Baltic Festival: Partridge wins battle of Britons to walk tallest in Tallin
A few years ago, when jetting was not yet Easy and before Ryan had taken to the Air, the idea of a Briton visiting Estonia would have been laughed out of the departure lounge. But low-cost air travel has not only allowed stag nights to go rampaging around Europe's medieval old towns, it has also made Tallinn a destination so attractive that two British poker players flew there this week and destroyed the field at the inaugural PokerStars Baltic Festival.
In truth, I don't know which airline Thomas Partridge and James Keys took en route to Tallinn this week. What I do know is that they could probably hire a private jet to take them home. When this tournament reached its climax after about five-and-a-half hours play today, it was Partridge and Keys heads up for the title, and the winner's cheque of €76,750.
Partridge, a 24-year-old player from Teign Valley in Devon, clinched it after a brief battle against his friend. His king-high flush in spades, versus Keys' two pair, sealed the deal, forcing Keys to settle for €48,505. Partridge, meanwhile, is the first champion of what is very likely to become a fixture on the poker calendar. He is also off to the PCA in the Bahamas as the winner of a bonus package put up by PokerStars. Job done.
"I haven't played many live tournaments," Partridge said. "But our friend qualified and encouraged us to come along as well. I'm very pleased with the way it went. Now I'm going to try to improve my game before going to the Bahamas."
We began day three with 17 players and all eyeing the top prize. Natasha Ellis, another Briton, was the first out the door, when her pocket eights couldn't beat Q-J, and that started a rush of eliminations that took us to our final table of nine in double-quick time. Among those to fall short were Andrius Tapinas, Lithuania's finest, and the local hope Imre Leibold. But the pace had been frantic and the action brutal; few were spared the bloodshed.
Going into the final, the leader was Michael Fardan, from Denmark, who had personally accounted for at least five of the early eliminations. He had Keys out-chipped by a small handful, with Partridge breathing down their necks. And although we were at a final, the pace didn't slacken one bit. Finland's Antti Kärkkäinen, Johan Nilsson, of Sweden, Jerry Wong, of Holland, and another Finn, Petri Heinanen, were sent packing.
Then it got really ugly. Fardan and Keys were still huge in chips when they got involved in a monster pot. The board had all kinds of possibilities - two fives, an ace and a king - and Keys showed A-K when Fardan called his huge river bet. Muck, and Keys finished Fardan off with pocket tens soon after.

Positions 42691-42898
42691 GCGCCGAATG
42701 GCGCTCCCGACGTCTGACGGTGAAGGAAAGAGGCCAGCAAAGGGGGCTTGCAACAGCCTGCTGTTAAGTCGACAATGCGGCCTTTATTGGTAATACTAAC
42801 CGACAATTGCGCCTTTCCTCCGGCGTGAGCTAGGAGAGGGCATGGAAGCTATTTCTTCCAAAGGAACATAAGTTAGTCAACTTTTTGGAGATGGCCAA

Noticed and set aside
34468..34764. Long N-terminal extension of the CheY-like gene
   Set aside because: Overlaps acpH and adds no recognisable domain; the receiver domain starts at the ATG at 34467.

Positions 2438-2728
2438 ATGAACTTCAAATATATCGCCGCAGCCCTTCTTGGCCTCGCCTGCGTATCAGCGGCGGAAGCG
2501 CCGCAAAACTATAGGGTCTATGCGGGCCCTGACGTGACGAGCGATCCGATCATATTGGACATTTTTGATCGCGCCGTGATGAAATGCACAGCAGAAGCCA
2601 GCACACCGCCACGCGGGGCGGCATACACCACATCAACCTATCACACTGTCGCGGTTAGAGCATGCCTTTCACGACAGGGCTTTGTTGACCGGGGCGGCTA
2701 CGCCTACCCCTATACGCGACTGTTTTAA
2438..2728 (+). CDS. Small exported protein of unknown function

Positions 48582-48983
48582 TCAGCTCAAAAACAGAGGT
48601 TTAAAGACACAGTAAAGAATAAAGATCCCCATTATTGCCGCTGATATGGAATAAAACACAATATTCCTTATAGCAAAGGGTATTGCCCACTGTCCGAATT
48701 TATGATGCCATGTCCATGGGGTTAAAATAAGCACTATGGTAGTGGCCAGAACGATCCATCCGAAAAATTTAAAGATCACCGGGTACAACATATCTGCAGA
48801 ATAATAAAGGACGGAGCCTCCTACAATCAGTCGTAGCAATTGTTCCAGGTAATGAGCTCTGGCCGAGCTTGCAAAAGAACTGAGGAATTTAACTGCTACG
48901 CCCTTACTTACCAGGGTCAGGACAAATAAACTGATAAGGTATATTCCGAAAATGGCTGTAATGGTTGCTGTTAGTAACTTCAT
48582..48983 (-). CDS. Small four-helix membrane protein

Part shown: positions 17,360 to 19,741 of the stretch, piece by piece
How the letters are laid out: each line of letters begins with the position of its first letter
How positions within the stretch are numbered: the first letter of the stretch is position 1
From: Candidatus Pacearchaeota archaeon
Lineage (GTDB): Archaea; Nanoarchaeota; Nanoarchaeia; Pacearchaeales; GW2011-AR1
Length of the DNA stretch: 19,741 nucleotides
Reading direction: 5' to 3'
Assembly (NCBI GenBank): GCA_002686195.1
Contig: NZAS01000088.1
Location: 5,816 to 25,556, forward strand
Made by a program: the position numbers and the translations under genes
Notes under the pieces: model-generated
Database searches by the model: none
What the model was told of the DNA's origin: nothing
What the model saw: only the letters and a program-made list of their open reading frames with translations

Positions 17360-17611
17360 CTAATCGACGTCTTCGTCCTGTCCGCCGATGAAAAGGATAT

He wasn't even done. Claus Bek Nielsen must have loved finding pocket kings four-handed, and slyly managed to get all of his chips in the middle, called by the dominant Keys. But he was dominant in more ways than one: he also had pocket aces in a vicious cooler.
Nielsen departed, leaving the Norwegian Kenneth Danielsen to do battle with the Brits.
That didn't last long. He struggled gamely, and pushed Keys off a few pots, but then along came another cooler: A-10 versus A-K. Keys was in unstoppable form as Danielsen became our final Nordic representative to depart.
Throughout all this, Partridge had been playing it steady. He was taking down anything that was on offer while avoiding the major confrontations, and with Keys on his left - and picking up all these monsters - it was an exercise primarily in damage limitation. Heads up was a different story, though. Keys won the first small pot, but after that every pot was big and they all went to Partridge. In chunks of 200,000-odd each, he reeled in the two-to-one deficit and took the lead.
The winning pot was the kind that so often wins major tournaments: it was the first time two big hands went up against each other and all of the chips went in. Partridge's flush faded Keys' full house outs and the two shook hands with customary British understatement and politeness. Even their railbirds didn't know whether to cheer: they really didn't mind who won. "I don't want to look too happy because my friend lost," said Partridge.
But soon champagne was in both of their mitts, and our new champion was crowned.
Read all the action from today on our level-by-level updates. And Swedish might look like utter nonsense, but there's enough of it at our Swedish blog to make you think someone must understand it.
There's more from the video blog team at PokerStars.tv. And thanks once again, and for the whole week, to Rene Velli, who has provided some excellent photographs.
The next major event we'll be covering at PokerStars blog will be the World Series final table from Las Vegas. Does EasyJet fly to Nevada?
Watch PokerStars Baltic Festival: Winner on PokerStars.tv